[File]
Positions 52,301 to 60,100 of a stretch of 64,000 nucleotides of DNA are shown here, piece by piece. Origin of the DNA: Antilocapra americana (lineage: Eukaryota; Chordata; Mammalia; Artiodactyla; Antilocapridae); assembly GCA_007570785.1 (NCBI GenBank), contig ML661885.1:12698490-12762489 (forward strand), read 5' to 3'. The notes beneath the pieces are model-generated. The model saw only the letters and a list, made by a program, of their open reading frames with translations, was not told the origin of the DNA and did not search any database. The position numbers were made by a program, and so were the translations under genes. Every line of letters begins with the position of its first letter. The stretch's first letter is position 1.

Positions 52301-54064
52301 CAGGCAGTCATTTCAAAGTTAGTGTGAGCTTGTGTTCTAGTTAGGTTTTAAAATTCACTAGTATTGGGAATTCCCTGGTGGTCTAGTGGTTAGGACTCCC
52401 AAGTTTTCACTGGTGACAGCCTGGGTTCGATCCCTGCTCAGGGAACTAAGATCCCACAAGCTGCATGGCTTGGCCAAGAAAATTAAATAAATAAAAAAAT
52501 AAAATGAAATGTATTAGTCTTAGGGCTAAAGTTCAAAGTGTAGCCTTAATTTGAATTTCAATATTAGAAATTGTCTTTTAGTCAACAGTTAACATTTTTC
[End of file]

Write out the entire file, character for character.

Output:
Positions 52,301 to 60,100 of a stretch of 64,000 nucleotides of DNA are shown here, piece by piece. Origin of the DNA: Antilocapra americana (lineage: Eukaryota; Chordata; Mammalia; Artiodactyla; Antilocapridae); assembly GCA_007570785.1 (NCBI GenBank), contig ML661885.1:12698490-12762489 (forward strand), read 5' to 3'. The notes beneath the pieces are model-generated. The model saw only the letters and a list, made by a program, of their open reading frames with translations, was not told the origin of the DNA and did not search any database. The position numbers were made by a program, and so were the translations under genes. Every line of letters begins with the position of its first letter. The stretch's first letter is position 1.

Positions 52301-54064
52301 CAGGCAGTCATTTCAAAGTTAGTGTGAGCTTGTGTTCTAGTTAGGTTTTAAAATTCACTAGTATTGGGAATTCCCTGGTGGTCTAGTGGTTAGGACTCCC
52401 AAGTTTTCACTGGTGACAGCCTGGGTTCGATCCCTGCTCAGGGAACTAAGATCCCACAAGCTGCATGGCTTGGCCAAGAAAATTAAATAAATAAAAAAAT
52501 AAAATGAAATGTATTAGTCTTAGGGCTAAAGTTCAAAGTGTAGCCTTAATTTGAATTTCAATATTAGAAATTGTCTTTTAGTCAACAGTTAACATTTTTC